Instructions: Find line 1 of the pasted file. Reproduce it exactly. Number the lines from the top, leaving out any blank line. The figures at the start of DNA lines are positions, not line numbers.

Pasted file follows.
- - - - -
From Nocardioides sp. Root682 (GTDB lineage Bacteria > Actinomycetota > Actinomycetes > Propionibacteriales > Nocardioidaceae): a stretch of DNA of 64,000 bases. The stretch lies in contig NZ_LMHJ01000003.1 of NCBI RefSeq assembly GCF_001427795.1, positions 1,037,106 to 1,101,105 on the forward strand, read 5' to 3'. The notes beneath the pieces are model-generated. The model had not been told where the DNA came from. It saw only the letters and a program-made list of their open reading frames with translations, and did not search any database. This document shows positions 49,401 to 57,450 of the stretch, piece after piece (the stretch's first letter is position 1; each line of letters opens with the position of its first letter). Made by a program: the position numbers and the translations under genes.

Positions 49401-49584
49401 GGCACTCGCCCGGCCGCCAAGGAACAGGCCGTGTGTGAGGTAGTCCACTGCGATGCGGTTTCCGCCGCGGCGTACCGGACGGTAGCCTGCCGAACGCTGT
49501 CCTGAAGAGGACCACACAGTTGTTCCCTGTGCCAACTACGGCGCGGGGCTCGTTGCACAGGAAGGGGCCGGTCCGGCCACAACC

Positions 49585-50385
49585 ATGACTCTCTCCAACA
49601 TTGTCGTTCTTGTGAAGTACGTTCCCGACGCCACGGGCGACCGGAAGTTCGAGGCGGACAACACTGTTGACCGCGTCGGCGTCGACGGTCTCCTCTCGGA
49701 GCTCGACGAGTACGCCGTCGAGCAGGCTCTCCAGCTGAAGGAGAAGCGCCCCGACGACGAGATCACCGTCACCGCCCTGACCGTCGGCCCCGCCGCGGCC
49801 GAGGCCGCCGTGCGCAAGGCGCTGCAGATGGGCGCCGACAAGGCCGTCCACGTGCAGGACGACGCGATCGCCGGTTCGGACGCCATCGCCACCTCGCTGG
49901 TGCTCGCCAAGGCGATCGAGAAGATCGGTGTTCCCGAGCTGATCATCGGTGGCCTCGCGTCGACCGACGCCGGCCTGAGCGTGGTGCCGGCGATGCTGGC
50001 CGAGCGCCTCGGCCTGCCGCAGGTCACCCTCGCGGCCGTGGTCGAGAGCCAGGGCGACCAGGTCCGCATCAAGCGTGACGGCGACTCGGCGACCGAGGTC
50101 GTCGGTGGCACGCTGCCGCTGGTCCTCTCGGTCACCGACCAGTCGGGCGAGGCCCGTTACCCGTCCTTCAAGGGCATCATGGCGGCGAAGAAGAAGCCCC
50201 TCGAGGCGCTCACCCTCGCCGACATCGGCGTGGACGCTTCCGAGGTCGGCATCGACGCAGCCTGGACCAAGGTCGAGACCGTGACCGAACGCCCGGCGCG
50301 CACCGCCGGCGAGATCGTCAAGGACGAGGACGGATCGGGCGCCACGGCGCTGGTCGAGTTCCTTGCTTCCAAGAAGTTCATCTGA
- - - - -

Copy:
From Nocardioides sp. Root682 (GTDB lineage Bacteria > Actinomycetota > Actinomycetes > Propionibacteriales > Nocardioidaceae): a stretch of DNA of 64,000 bases. The stretch lies in contig NZ_LMHJ01000003.1 of NCBI RefSeq assembly GCF_001427795.1, positions 1,037,106 to 1,101,105 on the forward strand, read 5' to 3'. The notes beneath the pieces are model-generated. The model had not been told where the DNA came from. It saw only the letters and a program-made list of their open reading frames with translations, and did not search any database. This document shows positions 49,401 to 57,450 of the stretch, piece after piece (the stretch's first letter is position 1; each line of letters opens with the position of its first letter). Made by a program: the position numbers and the translations under genes.